L’incoronazione di Poppea is an opera by the Italian composer Claudio Monteverdi which was first performed in 1642. It also provides the title and basis for the latest work from prolific Norwegian ambient auteur Biosphere. Two instrumental pieces open the album; the first, “Qual Linea Al Centro,” uses glitchy, warped guitar samples that evoke Endless Summer-era Fennesz; the second, “Alla Diletta Mia,” employs filtered strings in a manner similar to that of Alva Noto’s acclaimed Xerrox series. Both tracks — and the aforementioned older works that seem to have inspired them — take the “medium is the message” route, featuring preexisting music and purposefully botching its transmission so as to underscore the tenuousness of memory and reproduction.
It’s not until the third track, “Tornerai?,” that we actually hear bits of the source opera itself, and the captured vocal performance sounds just as submerged and distorted as the instrumental numbers that precede it. The singer’s voice is looped and clipped and dubbed over itself to create a dizzying, surreal listening experience that seems to transcend notions of time and historicism. Biosphere’s Poppea is a decidedly modern and electronic work, but its archaic source material places it out of time and contemporary context. This is ageless music beholden to neither the seventeenth century compositional tropes on which this album is based nor modern methods of abstracting and digitizing orchestral samples. Parallels could certainly be drawn between this album releases like Black Swan’s seminal 2010 debut In 8 Movements or any number of “haunted ballroom” albums by The Caretaker, but in Biosphere’s case the focus seems to be less on creating a haunting (or haunted) effect and more on reframing the original opera (both vocals and instruments, especially strings) in a newer, unabashedly technological context. “Addio” serves as a useful microcosm for the album as a whole; clocking in at a brief 91 seconds (out of the album’s scant half-hour runtime), it combines what sounds like a male vocal sample with damaged fragments of guitars, droning strings, and enough static to lend the track an excavated, almost ephemeral quality, as though this music were found as is instead of carefully crafted by a single known musician.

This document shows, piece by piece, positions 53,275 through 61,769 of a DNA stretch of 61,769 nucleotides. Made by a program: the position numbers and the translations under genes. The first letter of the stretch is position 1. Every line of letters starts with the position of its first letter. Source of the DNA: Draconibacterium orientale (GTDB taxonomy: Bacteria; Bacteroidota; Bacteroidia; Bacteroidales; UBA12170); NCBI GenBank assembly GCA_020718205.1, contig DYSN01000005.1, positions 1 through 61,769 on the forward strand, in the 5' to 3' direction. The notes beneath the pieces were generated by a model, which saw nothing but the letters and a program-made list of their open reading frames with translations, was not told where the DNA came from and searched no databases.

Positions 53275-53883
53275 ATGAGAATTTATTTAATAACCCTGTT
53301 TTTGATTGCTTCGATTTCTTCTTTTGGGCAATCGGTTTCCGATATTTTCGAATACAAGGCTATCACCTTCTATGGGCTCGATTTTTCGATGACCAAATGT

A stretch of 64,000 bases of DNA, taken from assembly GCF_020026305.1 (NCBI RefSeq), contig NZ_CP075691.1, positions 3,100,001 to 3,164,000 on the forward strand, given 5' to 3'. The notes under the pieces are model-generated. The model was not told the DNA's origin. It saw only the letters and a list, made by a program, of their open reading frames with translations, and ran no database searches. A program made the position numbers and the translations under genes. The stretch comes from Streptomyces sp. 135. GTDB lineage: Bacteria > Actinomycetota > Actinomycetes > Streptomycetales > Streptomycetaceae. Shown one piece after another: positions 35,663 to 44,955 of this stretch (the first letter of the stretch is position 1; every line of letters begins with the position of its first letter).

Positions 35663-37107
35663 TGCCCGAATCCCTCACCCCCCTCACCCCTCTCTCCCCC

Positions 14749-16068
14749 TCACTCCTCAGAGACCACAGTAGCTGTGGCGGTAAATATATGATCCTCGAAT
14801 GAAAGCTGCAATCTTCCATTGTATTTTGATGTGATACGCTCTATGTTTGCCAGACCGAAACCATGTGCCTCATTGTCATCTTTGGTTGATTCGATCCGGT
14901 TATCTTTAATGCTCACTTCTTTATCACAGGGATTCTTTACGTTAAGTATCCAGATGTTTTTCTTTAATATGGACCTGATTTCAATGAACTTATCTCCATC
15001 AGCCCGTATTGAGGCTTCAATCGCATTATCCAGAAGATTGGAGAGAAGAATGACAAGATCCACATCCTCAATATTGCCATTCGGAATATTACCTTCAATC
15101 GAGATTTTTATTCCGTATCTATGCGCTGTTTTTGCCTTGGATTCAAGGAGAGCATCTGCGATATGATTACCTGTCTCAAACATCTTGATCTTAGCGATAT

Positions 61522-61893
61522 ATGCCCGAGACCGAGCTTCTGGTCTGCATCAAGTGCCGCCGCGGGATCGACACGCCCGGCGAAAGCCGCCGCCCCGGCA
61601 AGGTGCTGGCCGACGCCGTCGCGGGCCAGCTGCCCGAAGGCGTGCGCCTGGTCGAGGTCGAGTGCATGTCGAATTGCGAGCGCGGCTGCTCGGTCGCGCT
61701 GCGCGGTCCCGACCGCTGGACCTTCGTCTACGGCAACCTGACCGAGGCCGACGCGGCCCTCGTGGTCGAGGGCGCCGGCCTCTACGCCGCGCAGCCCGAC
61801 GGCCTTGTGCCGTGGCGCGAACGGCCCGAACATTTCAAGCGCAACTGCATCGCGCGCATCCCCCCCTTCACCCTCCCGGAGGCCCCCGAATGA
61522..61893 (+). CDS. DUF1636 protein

The background information that Geir Jenssen provides on this album’s Bandcamp page perhaps sheds some light on his motivations for producing this piece: “The opera was revived in Naples in 1651, but was then neglected until the rediscovery of the score in 1888, after which it became the subject of scholarly attention in the late 19th and early 20th centuries. Since the 1960s, the opera has been performed and recorded many times.” This concept of rescuing that which has been forgotten or overlooked, of dusting off vestiges of past beauty and presenting them to modern audiences in all their aged, imperfect glory, owes as much to notions of digital archiving as it does to “plunderphonics” and the culture of sampling that’s been enthusiastically bolstered by the prevalence of the internet.
With this in mind, features like the ambling organ keys tucked away beneath the wavering drone of “Mutata” take on a reverent, almost anthropological significance. Just how much is Jenssen crafting these sounds, as opposed to simply channeling and messing with them? And is the latter any less valid a form of modern musical construction than the former? Is Jenssen’s presence on this album manifested in the glitches and static or in the choice of source material, or both? These are just some of the questions raised by Biosphere’s Poppea, and while they might be impossible to definitely answer, one thing is clear: the beauty of this work shines through even the most noisy obfuscations and treatments. Timelessness isn’t a quality that can necessarily be looped or sampled, but when it’s present in a work, it manifests itself clearly despite any and all distractions. As mentioned earlier, there are plenty of reference points to be discerned here; that said, I haven’t really heard anything particularly like this in the modern ambient scene, and for this originality I award Mr. Jenssen some well-deserved bonus points. L’incoronazione di Poppea is too short to overstay its welcome, but it leaves a lasting impression that itself points to another layer of remembrance and imperfect recollection; thinking about this work is like playing a game of aural telephone with the past, and when the results are this good, it’s impossible to lose.